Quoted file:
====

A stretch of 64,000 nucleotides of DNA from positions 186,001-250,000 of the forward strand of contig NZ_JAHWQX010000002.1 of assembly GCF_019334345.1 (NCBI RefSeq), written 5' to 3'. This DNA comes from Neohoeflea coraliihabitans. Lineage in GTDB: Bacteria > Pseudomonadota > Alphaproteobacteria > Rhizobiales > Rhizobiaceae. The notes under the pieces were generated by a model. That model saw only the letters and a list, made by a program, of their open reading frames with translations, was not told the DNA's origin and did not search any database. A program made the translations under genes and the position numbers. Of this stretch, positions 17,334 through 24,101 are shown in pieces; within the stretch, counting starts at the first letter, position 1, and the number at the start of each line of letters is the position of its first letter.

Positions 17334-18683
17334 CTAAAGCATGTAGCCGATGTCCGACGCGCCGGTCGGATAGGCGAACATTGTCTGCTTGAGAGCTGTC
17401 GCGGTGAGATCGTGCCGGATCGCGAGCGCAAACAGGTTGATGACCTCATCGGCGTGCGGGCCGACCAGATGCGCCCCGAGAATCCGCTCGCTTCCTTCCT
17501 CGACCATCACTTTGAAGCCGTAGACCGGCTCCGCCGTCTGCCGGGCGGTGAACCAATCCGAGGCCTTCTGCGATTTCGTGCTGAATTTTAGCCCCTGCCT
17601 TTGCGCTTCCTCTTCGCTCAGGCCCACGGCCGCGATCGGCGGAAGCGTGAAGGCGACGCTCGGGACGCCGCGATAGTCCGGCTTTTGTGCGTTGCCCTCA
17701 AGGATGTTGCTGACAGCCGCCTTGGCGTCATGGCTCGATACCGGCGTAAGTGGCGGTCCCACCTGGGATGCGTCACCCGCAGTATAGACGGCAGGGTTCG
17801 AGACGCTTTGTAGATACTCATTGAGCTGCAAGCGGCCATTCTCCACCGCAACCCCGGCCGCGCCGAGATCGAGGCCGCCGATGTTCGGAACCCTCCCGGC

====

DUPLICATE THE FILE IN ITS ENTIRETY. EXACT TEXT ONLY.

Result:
A stretch of 64,000 nucleotides of DNA from positions 186,001-250,000 of the forward strand of contig NZ_JAHWQX010000002.1 of assembly GCF_019334345.1 (NCBI RefSeq), written 5' to 3'. This DNA comes from Neohoeflea coraliihabitans. Lineage in GTDB: Bacteria > Pseudomonadota > Alphaproteobacteria > Rhizobiales > Rhizobiaceae. The notes under the pieces were generated by a model. That model saw only the letters and a list, made by a program, of their open reading frames with translations, was not told the DNA's origin and did not search any database. A program made the translations under genes and the position numbers. Of this stretch, positions 17,334 through 24,101 are shown in pieces; within the stretch, counting starts at the first letter, position 1, and the number at the start of each line of letters is the position of its first letter.

Positions 17334-18683
17334 CTAAAGCATGTAGCCGATGTCCGACGCGCCGGTCGGATAGGCGAACATTGTCTGCTTGAGAGCTGTC
17401 GCGGTGAGATCGTGCCGGATCGCGAGCGCAAACAGGTTGATGACCTCATCGGCGTGCGGGCCGACCAGATGCGCCCCGAGAATCCGCTCGCTTCCTTCCT
17501 CGACCATCACTTTGAAGCCGTAGACCGGCTCCGCCGTCTGCCGGGCGGTGAACCAATCCGAGGCCTTCTGCGATTTCGTGCTGAATTTTAGCCCCTGCCT
17601 TTGCGCTTCCTCTTCGCTCAGGCCCACGGCCGCGATCGGCGGAAGCGTGAAGGCGACGCTCGGGACGCCGCGATAGTCCGGCTTTTGTGCGTTGCCCTCA
17701 AGGATGTTGCTGACAGCCGCCTTGGCGTCATGGCTCGATACCGGCGTAAGTGGCGGTCCCACCTGGGATGCGTCACCCGCAGTATAGACGGCAGGGTTCG
17801 AGACGCTTTGTAGATACTCATTGAGCTGCAAGCGGCCATTCTCCACCGCAACCCCGGCCGCGCCGAGATCGAGGCCGCCGATGTTCGGAACCCTCCCGGC